After more than ten years of talking, and over $88 million in consultant fees, Governor Cuomo has tired of inaction and seeks to set the construction of the new Tappan Zee Bridge into high gear, according to Larry Schwartz, Secretary to the Governor who, with Mark Roche, a top aide to the Governor, discussed plans to build the replacement Tappan Zee Bridge at a special session today of WCA Executive Board. But the competition for federal...
...funding is fierce, and 56 year-old bridge--which has exceeded its projected lifespan by six years--is feeling its age. Today, much of the region's labor force and durable goods travels over the bridge, even as it crumbles.
|Larry Schwartz (right) and Mark Roche (left) top aides to Governor Cuomo discuss plans to build a replacement Tappan Zee Bridge at today's Special Executive Board meeting of the WCA.|
So, Schwartz and Roche met with the WCA to detail their case and seek support for a new bridge, one that is meeting some opposition from community groups.
"Like many in the region, the County Association continues to be publicly supportive of the bridge replacement project," says Amy Allen, WCA's managing director, Advocacy and International Trade. Allen cites Westchester's need to tap into a wider labor force and to transport goods as reason to rebuild the bridge. A new Tappan Zee would also create thousands of construction and allied jobs here.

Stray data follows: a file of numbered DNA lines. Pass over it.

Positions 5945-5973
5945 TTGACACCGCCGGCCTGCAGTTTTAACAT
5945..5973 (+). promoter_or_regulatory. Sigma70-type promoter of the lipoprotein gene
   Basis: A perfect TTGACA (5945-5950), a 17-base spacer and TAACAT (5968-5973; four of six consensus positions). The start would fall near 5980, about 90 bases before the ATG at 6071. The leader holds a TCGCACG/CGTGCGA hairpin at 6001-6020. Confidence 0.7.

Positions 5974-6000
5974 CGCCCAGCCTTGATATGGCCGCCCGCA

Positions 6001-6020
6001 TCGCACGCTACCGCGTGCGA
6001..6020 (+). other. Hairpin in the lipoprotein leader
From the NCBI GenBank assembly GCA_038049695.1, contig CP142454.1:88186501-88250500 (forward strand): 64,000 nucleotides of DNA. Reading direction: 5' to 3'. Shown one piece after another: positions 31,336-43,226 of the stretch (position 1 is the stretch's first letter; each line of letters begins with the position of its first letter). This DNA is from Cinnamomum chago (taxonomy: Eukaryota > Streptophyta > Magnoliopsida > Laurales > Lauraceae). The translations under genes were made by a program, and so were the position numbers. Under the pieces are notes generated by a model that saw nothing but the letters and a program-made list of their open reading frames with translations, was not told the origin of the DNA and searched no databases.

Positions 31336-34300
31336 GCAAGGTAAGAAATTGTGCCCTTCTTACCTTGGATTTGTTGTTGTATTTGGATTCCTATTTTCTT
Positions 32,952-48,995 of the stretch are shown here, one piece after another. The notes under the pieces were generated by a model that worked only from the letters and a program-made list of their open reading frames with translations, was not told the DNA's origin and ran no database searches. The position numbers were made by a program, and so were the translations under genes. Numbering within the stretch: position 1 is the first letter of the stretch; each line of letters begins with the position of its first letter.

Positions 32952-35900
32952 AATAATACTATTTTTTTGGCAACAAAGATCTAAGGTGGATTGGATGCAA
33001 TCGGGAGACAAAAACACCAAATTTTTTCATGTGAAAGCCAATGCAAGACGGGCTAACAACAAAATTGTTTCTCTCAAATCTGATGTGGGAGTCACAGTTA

When the current bridge was erected in 1956, it was designed to accommodate 80,000 vehicles per day with a 50-year lifespan. In 2006, the Tappan Zee was already accommodating 140,000 to 170,000 vehicles daily, and was showing signs of severe stress as, for example, when a three foot-long hole appeared in the deck forcing emergency repairs. Add to that today's stringent seismic standards that the current bridge does not meet.
In 2007, then-NYS DOT commissioner Astrid Glynn told business leaders that the Tappan Zee Bridge was the only public works project in the United States with--at that time--a $5 billion no-build price tag, meaning it would cost $5 billion to bring the current bridge up to snuff.
Both Schwartz and Roche project that the new proposed bridge will cost $5 billion with the economic burden being transferred from the taxpayer to the private sector. Under the Governor's plan, contractors will be paid for on-time performance, a stipulation built into current contracts to help reduce delays and protect the state against project overrun costs. "The process is not being driven by Albany, it is driven locally through the Governor's office," said Schwartz, a Westchester native.
Only qualified builders are being considered he said. "The design-build teams have invested millions to submit their bids and are some of the best bridge builders in the world."